Article Courtesy of The Palm Beach
By Kimberly Miller
Published July 21, 2014
NORTH PALM BEACH -- Law enforcement officials raided a North Palm Beach-based law firm Wednesday, freezing the company’s assets and issuing a temporary restraining order as stunned employees milled outside of the office.
The Hoffman Law Group, which has been the subject of nationwide complaints from homeowners who paid thousands of dollars to join so-called “mass litigation” lawsuits, had been under investigation by the Florida attorney general’s office for alleged violations of the state’s Deceptive and Unfair Trade Practices Act.
A federal complaint posted to the glass door of the law firm showed the asset freeze and restraining order were filed by the Washington, D.C.-based Consumer Financial Protection Bureau and the attorney general’s office.
|Also named in the complaint were the firm’s lead attorney, Marc H. Hoffman, Michael Harper, Benn Willcox and related companies, Nationwide Management Solutions, Legal Intake Solutions and BM Marketing.
The Palm Beach Post first wrote about the Hoffman Law Group last year when the State of Idaho Department of Finance ordered the firm to stop sending “misleading” advertisements to Idaho homeowners. The Post followed with an April story about dozens of complaints lodged against the company with the Better Business Bureau and attorneys general nationwide.
At least two former employees also wrote formal complaints, alleging boiler room-style sales tactics that they said roped homeowners into joining the mass litigation lawsuits.
Financial Protection Bureau and Florida Office of the Attorney
General paperwork is taped to the front door of the Hoffman Law
Group, P.A. offices in North Palm Beach July 16, 2014.
Homeowners paid a $6,000 retainer and $495 per month in
fees” to be parties to the lawsuits, which have mostly floundered in
Some borrowers also allege they were promised foreclosure defense by
intake representatives at the firm, but either never received it or were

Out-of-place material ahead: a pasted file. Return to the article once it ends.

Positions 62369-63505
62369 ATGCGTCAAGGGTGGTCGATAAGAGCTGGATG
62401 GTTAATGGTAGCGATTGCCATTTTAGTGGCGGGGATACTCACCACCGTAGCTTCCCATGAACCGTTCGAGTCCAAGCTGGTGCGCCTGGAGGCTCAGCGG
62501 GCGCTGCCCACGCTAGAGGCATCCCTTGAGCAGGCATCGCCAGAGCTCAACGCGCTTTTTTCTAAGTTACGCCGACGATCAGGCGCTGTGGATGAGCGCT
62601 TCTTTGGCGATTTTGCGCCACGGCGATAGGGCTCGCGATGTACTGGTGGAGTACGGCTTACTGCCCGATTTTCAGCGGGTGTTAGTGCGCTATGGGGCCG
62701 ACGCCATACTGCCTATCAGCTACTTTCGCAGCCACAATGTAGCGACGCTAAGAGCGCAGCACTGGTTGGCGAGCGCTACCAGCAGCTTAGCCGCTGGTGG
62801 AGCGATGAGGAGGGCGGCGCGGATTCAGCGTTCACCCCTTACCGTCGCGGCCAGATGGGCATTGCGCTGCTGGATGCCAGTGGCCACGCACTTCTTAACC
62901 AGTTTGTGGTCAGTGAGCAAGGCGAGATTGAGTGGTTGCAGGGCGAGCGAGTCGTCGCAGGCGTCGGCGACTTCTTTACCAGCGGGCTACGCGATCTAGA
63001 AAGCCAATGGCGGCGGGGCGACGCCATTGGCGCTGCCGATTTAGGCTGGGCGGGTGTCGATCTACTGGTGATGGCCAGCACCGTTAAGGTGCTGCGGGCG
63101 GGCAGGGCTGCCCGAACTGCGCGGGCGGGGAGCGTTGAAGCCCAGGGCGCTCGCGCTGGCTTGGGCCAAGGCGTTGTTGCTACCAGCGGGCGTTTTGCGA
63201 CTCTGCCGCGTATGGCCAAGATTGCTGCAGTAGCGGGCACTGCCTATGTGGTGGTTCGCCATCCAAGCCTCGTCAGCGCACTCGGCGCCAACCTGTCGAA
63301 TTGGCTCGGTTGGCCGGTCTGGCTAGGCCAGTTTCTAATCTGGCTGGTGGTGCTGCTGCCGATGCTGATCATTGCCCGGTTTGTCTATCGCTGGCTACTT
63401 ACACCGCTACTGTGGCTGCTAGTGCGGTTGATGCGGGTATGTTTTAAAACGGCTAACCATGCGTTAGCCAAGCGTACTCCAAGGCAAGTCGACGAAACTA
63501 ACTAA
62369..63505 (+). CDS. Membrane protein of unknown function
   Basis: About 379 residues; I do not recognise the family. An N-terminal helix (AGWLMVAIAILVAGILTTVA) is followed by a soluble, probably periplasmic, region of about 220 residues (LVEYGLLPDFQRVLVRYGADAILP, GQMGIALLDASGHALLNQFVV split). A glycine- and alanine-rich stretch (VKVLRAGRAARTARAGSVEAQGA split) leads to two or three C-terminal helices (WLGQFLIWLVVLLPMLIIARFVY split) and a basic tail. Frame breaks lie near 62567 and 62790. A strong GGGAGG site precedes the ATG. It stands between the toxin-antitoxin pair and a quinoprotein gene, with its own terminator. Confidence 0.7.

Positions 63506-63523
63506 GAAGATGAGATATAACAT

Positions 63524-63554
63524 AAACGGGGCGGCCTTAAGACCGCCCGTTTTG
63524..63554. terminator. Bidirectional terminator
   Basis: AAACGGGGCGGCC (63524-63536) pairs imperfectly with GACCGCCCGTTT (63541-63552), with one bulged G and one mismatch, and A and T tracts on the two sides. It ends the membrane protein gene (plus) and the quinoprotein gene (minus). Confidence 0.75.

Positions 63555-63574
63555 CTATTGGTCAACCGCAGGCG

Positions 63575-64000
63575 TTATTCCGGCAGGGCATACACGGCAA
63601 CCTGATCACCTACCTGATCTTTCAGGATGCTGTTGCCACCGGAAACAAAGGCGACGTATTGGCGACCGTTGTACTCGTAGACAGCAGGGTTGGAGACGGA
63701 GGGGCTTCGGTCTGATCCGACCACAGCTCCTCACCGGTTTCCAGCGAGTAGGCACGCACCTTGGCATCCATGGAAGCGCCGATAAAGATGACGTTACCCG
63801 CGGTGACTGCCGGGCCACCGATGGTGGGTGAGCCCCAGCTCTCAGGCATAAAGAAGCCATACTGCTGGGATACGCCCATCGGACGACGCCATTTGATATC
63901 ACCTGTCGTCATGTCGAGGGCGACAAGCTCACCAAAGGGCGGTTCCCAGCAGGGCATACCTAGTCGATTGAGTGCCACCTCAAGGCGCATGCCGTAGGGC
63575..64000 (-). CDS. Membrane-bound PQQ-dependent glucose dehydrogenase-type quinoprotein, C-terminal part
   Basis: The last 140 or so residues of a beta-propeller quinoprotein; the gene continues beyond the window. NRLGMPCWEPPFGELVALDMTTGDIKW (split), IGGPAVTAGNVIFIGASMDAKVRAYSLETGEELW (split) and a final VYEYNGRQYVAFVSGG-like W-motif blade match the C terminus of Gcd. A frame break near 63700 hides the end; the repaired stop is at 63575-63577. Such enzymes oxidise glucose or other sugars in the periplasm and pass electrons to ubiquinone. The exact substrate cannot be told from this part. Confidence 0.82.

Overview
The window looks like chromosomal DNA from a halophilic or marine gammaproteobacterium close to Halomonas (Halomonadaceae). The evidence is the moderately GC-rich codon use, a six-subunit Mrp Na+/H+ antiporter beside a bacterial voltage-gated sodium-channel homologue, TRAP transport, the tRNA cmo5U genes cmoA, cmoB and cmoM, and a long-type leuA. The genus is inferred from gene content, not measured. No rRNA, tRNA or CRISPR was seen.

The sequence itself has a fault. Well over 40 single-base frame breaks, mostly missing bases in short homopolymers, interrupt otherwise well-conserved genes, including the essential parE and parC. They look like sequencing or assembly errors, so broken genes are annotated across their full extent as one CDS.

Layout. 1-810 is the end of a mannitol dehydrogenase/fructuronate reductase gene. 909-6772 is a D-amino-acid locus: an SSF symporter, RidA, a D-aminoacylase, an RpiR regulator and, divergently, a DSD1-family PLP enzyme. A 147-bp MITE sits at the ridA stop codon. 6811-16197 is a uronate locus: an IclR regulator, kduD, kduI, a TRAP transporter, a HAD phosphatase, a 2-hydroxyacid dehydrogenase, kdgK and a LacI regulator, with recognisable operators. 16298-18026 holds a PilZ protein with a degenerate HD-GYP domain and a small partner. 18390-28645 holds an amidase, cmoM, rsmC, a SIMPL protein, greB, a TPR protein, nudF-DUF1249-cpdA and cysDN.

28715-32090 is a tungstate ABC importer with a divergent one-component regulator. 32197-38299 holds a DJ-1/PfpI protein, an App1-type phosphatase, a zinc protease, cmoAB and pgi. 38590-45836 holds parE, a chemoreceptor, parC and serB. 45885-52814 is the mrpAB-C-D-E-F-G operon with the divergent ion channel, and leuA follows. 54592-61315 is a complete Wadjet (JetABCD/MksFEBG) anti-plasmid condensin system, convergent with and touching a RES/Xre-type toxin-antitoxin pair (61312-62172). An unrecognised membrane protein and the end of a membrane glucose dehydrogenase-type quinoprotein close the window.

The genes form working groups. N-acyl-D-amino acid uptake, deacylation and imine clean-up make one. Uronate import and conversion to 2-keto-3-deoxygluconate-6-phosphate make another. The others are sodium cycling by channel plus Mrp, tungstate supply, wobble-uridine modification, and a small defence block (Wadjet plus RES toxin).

referred to another firm for an additional cost.
“They promised a reduction of the principal balance, 30 percent equity,
and erasure of all negative/late payments on my credit report,” wrote
Illinois resident Sarah Schoppman in a February 2013 letter to that
state’s attorney general. “However, I have found no evidence of this
group doing anything on my behalf.”
Hoffman, a 40-year member of the Florida Bar who is in good standing with
the regulatory group, could not be reached late Wednesday. A phone number
once listed on the Hoffman Law Group’s website has been disconnected for
at least a week, and no employees wanted to be interviewed Wednesday.
The federal complaint has been temporarily sealed so details of the
lawsuit remain unknown, but former Hoffman attorney Michele Stephens said
homeowners were solicited through mailings, TV commercials and phone
calls, and then signed up for electronic bank drafts for payments.
Stephens resigned in February after growing concerned that homeowners were
being duped and that she was expected to consult with clients from dozens
of states when she was licensed to practice law only in Kentucky.
According to her complaints, the mass-litigation lawsuits, which named
dozens of homeowners and multiple banks, were being voluntarily dismissed
by Hoffman attorneys working in New York or dismissed by federal judges
who found the plaintiffs not “logically connected.”
Consumer protection agencies have warned homeowners in recent years to be
wary of joining a mass litigation suit. In 2011, the Better Business
Bureau said homeowners should “steer clear” of mailings asking them to
join national lawsuits to force their mortgage companies to cut their loan
The Federal Trade Commission followed a year later with its own warning,
going so far as to call the lawsuits a “scam targeting financially
What The Post found
The Palm Beach Post reported in April that homeowners from the Pacific
Northwest to South Florida were complaining they paid thousands of dollars
to the Hoffman Law Group but felt duped by its sales pitch that they could
get a lower mortgage and better credit rating through mass litigation